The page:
Laying to Rest the Question of Who Wrote the Prayer for Israel’s Government

April 24 2018

Jewish congregations the world over recite a standardized prayer for the wellbeing of the state of Israel, the text of which was promulgated by the country’s chief rabbinate and first published in the newspaper Haaretz in 1948. For years, it was generally assumed that the Ashkenazi chief rabbi at the time, Yitzḥak Halevi Herzog, was the prayer’s author, until, in 1983, an Israeli scholar produced evidence suggesting that the prayer was written by the great Israeli novelist S.Y. Agnon, with Herzog’s imprimatur. A recent discovery by the historian Yoel Rappel has now set the record straight, as Tracy Frydberg writes:

[Rappel] found his “smoking gun” only a few months ago upon the discovery of a 1948 letter from Herzog to Agnon. The letter reads: “People from various communities in the diaspora are asking me to amend the prayer for the wellbeing of the state and its leaders [said by Jews living under Gentile rule so as to include a prayer for Israel]. Our brothers in the diaspora trust me, and I trust you, because you have the proper poetry and style and you are a God-fearing person . . . ”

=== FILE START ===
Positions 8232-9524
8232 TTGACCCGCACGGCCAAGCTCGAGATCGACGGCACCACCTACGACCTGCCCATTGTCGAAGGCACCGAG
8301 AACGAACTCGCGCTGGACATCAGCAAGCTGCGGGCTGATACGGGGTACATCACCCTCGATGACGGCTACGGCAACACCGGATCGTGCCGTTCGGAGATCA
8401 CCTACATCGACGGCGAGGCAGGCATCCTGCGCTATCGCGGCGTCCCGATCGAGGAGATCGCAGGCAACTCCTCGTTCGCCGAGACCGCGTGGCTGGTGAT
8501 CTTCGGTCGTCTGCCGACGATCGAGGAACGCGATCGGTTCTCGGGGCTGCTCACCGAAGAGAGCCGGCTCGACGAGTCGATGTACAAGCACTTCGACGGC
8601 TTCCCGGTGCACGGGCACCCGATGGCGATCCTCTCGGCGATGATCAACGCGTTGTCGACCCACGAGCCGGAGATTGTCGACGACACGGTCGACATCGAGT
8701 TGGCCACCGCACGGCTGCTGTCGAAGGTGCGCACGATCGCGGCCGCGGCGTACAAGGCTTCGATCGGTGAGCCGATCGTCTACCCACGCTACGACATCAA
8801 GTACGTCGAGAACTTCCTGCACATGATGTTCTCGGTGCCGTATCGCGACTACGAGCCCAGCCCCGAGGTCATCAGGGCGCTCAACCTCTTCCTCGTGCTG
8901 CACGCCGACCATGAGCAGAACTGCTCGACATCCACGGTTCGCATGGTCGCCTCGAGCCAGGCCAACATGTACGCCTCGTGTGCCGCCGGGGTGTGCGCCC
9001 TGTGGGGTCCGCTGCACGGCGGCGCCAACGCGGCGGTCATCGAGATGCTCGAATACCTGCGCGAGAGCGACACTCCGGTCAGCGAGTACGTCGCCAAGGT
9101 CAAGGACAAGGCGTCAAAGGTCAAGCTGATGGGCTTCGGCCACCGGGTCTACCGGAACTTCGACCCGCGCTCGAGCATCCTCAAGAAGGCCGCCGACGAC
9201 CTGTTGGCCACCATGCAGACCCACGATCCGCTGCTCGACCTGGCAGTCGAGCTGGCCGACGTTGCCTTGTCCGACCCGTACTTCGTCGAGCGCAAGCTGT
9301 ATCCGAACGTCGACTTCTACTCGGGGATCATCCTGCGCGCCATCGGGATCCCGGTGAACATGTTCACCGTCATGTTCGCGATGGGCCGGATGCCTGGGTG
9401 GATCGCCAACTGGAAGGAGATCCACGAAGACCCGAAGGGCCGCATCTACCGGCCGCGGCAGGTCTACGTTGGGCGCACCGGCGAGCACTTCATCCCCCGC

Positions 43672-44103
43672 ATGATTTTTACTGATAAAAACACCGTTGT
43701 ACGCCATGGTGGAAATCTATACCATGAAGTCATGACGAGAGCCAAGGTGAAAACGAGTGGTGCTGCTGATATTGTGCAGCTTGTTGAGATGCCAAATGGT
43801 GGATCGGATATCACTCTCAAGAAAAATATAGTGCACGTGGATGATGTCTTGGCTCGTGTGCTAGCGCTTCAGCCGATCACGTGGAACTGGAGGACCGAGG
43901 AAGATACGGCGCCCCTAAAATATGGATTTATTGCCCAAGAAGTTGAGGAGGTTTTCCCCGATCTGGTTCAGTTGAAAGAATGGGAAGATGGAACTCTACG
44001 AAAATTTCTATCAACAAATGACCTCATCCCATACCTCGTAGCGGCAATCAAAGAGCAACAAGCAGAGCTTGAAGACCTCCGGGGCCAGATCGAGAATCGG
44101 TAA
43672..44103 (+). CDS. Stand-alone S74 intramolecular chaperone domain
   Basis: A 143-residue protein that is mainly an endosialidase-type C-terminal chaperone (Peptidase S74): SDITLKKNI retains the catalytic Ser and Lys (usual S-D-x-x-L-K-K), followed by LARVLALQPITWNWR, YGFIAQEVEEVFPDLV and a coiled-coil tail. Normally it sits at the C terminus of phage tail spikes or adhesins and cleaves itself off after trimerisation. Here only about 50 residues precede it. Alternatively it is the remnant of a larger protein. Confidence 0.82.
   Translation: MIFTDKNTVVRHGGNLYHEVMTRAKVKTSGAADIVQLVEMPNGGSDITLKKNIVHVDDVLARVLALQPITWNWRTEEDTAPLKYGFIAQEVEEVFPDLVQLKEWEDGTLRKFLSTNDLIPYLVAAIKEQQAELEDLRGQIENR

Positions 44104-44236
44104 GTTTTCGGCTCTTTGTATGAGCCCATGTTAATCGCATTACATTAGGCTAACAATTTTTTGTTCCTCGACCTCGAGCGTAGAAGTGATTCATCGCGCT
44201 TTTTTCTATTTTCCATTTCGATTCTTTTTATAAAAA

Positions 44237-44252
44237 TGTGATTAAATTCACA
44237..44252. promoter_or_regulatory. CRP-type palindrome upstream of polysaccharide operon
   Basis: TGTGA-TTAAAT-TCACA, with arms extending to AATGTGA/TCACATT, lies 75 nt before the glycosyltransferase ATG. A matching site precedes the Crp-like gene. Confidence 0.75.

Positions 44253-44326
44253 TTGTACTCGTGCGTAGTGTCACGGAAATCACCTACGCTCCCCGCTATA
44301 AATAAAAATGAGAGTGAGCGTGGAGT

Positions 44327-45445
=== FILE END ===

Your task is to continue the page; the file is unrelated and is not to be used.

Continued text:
This letter further clarified Agnon’s role as editor but didn’t solidify Herzog as the writer. But this letter combined with the earlier discovery of an article Herzog wrote on Israel’s tenth anniversary was the final piece of the puzzle. In this piece, Herzog referred to “the prayer that I established” with quotes from certain portions of the prayer for the state of Israel [as we know it today]. . . .

“In the end, there are five words that S.Y. Agnon wrote that entered into the [final version] of the prayer,” Rappel said. . . . The now-established fact that the prayer was written by a rabbi is what gives the prayer its religious significance, Rappel added.

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Read more at Times of Israel

More about: Israeli Chief Rabbinate, Israeli history, Prayer, Religion & Holidays, S. Y. Agnon

 

Distrust of the Supreme Court Led Likud Voters to Rally around Netanyahu

Jan. 17 2020

A few weeks ago, Benjamin Netanyahu handily won the Likud party’s primary election, receiving 72 percent of the votes. He won despite the fact that he is facing indictments on corruption charges that could interfere with his ability to govern if he remains Israel’s premier, and despite the credible challenge mounted by his opponent, Gideon Sa’ar. Evelyn Gordon credits the results not to love of Netanyahu but to resentment of Israel’s overweening Supreme Court:

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Read more at Evelyn Gordon

More about: Benjamin Netanyahu, Israeli politics, Israeli Supreme Court